Anonymous2431088 / Mainiero, Martha B / Moy, Linda / Baron, Paul / Didwania, Aarati D / diFlorio, Roberta M / Green, Edward D / Heller, Samantha L / Holbrook, Anna I / Lee, Su-Ju / Lewin, Alana A / Lourenco, Ana P / Nance, Kara J / Niell, Bethany L / Slanetz, Priscilla J / Stuckey, Ashley R / Vincoff, Nina S / Weinstein, Susan P / Yepes, Monica M / Newell, Mary S. ·Principal Author, Alpert Medical School of Brown University, Providence, Rhode Island. Electronic address: mmainiero@lifespan.org. · Panel Vice Chair, NYU Clinical Cancer Center, New York, New York. · Roper St. Francis Physician Partners Breast Surgery, Charleston, South Carolina; American College of Surgeons. · Northwestern University Feinberg School of Medicine, Chicago, Illinois; American College of Physicians. · Dartmouth-Hitchcock Medical Center, Lebanon, New Hampshire. · The University of Mississippi Medical Center, Jackson, Mississippi. · New York University School of Medicine, New York, New York. · Emory University Hospital, Atlanta, Georgia. · University of Cincinnati Medical Center, Cincinnati, Ohio. · Alpert Medical School of Brown University, Providence, Rhode Island. · Wellessence MD, Schaumburg, Illinois; American College of Physicians. · H. Lee Moffitt Cancer Center and Research Institute, Tampa, Florida. · Beth Israel Deaconess Medical Center, Boston, Massachusetts. · Women and Infants Hospital, Providence, Rhode Island; American Congress of Obstetricians and Gynecologists. · Hofstra Northwell School of Medicine, Manhasset, New York. · Perelman School of Medicine of the University of Pennsylvania, Philadelphia, Pennsylvania. · University of Miami, Miami, Florida. · Panel Chair, Emory University Hospital, Atlanta, Georgia. ·J Am Coll Radiol · Pubmed #29101979.

ABSTRACT: Breast cancer screening recommendations are based on risk factors. For average-risk women, screening mammography and/or digital breast tomosynthesis is recommended beginning at age 40. Ultrasound (US) may be useful as an adjunct to mammography for incremental cancer detection in women with dense breasts, but the balance between increased cancer detection and the increased risk of a false-positive examination should be considered in the decision. For intermediate-risk women, US or MRI may be indicated as an adjunct to mammography depending upon specific risk factors. For women at high risk due to prior mantle radiation between the ages of 10 to 30, mammography is recommended starting 8 years after radiation therapy but not before age 25. For women with a genetic predisposition, annual screening mammography is recommended beginning 10 years earlier than the affected relative at the time of diagnosis but not before age 30. Annual screening MRI is recommended in high-risk women as an adjunct to mammography. The American College of Radiology Appropriateness Criteria are evidence-based guidelines for specific clinical conditions that are reviewed annually by a multidisciplinary expert panel. The guideline development and revision include an extensive analysis of current medical literature from peer reviewed journals and the application of well-established methodologies (RAND/UCLA Appropriateness Method and Grading of Recommendations Assessment, Development, and Evaluation or GRADE) to rate the appropriateness of imaging and treatment procedures for specific clinical scenarios. In those instances where evidence is lacking or equivocal, expert opinion may supplement the available evidence to recommend imaging or treatment.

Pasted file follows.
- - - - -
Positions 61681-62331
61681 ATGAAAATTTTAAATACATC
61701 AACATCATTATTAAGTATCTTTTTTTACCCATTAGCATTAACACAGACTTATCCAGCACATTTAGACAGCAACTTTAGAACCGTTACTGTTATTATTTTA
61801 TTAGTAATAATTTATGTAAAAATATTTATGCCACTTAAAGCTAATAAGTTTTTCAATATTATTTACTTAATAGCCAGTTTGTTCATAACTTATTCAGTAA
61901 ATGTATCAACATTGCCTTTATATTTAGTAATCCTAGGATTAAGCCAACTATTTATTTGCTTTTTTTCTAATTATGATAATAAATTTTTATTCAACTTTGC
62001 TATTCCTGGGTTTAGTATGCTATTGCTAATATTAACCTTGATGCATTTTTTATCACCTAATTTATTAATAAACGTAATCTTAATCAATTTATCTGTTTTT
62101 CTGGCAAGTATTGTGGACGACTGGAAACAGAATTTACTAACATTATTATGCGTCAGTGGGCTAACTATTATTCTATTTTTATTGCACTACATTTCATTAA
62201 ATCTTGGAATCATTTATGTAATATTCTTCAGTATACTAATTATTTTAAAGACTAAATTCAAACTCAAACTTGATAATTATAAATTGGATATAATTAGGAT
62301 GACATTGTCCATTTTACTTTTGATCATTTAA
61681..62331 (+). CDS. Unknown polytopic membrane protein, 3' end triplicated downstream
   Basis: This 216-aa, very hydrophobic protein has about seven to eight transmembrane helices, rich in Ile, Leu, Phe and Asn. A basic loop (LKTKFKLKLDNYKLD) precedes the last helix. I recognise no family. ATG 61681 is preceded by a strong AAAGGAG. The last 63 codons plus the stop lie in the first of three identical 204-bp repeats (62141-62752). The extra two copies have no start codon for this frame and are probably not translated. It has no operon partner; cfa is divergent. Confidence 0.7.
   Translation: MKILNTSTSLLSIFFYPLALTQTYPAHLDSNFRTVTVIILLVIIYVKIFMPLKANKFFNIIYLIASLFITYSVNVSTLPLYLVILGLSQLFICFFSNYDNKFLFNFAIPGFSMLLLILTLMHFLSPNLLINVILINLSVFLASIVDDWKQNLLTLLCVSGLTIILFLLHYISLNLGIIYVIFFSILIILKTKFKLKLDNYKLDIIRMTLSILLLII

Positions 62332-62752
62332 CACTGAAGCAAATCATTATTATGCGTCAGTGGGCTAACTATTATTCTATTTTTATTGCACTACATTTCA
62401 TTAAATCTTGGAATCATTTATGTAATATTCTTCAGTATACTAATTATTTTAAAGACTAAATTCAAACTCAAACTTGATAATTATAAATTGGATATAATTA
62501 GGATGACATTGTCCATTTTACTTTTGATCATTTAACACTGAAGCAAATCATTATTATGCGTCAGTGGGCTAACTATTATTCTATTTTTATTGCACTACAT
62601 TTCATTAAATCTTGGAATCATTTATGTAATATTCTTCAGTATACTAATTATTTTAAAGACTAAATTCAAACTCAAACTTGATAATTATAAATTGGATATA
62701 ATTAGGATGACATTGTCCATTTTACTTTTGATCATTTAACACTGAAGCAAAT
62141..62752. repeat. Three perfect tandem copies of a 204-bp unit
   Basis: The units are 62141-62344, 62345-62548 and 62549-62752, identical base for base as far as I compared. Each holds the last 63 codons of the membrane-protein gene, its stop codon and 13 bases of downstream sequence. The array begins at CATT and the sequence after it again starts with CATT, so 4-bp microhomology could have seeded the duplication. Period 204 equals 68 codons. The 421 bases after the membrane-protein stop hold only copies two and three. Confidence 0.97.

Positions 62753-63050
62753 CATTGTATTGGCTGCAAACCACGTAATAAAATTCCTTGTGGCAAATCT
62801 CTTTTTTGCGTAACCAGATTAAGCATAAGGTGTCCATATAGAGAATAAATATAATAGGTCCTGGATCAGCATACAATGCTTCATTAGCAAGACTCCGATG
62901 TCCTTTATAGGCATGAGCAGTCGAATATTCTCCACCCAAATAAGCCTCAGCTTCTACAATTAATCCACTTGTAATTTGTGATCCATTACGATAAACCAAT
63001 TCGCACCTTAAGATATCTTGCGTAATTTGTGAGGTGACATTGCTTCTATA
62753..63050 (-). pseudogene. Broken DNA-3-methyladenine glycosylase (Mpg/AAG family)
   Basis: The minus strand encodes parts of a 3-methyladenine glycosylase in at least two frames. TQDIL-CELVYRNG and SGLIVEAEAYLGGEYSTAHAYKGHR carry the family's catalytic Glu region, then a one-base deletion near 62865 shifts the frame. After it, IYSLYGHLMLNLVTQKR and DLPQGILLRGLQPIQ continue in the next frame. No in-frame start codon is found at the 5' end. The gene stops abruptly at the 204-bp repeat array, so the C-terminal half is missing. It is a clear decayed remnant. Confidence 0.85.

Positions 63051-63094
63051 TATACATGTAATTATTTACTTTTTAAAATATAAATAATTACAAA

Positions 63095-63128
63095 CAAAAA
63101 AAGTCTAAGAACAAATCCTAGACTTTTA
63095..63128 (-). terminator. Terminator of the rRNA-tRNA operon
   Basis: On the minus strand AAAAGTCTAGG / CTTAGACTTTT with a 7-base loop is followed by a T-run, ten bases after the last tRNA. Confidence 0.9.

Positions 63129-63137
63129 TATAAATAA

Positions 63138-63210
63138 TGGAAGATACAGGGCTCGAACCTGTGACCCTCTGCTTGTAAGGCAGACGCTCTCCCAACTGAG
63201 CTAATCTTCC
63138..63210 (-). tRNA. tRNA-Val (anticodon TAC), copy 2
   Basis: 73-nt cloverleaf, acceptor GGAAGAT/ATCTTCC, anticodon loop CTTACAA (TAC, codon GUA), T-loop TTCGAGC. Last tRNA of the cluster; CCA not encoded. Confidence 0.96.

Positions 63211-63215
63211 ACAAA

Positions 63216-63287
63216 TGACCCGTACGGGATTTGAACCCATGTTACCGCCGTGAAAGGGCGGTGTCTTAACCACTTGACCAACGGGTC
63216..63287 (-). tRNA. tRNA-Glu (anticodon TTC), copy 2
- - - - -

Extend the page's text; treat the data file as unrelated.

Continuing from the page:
6 Guideline Role of Bone-Modifying Agents in Metastatic Breast Cancer: An American Society of Clinical Oncology-Cancer Care Ontario Focused Guideline Update. 2017

Van Poznak, Catherine / Somerfield, Mark R / Barlow, William E / Biermann, J Sybil / Bosserman, Linda D / Clemons, Mark J / Dhesy-Thind, Sukhbinder K / Dillmon, Melissa S / Eisen, Andrea / Frank, Elizabeth S / Jagsi, Reshma / Jimenez, Rachel / Theriault, Richard L / Vandenberg, Theodore A / Yee, Gary C / Moy, Beverly. ·Catherine Van Poznak, J. Sybil Biermann, and Reshma Jagsi, University of Michigan, Ann Arbor, MI; Mark R. Somerfield, American Society of Clinical Oncology, Alexandria, VA; William E. Barlow, Cancer Research and Biostatistics, Seattle, WA; Linda D. Bosserman, City of Hope, Duarte, CA; Mark J. Clemons, The Ottawa Hospital Cancer Centre, Ottawa; Sukhbinder K. Dhesy-Thind, Juravinski Hospital and Cancer Centre, Hamilton; Andrea Eisen, Theodore A. Vandenberg, London Regional Cancer Program, London, Ontario, Canada; Melissa S. Dillmon, Harbin Clinic, Rome, GA; Elizabeth S. Frank, Dana-Farber Cancer Institute; Rachel Jimenez, Beverly Moy, Massachusetts General Hospital, Boston, MA; Richard L. Theriault, MD Anderson Cancer Center, Houston, TX; and Gary C. Yee, University of Nebraska Medical Center, Omaha, NE. ·J Clin Oncol · Pubmed #29035643.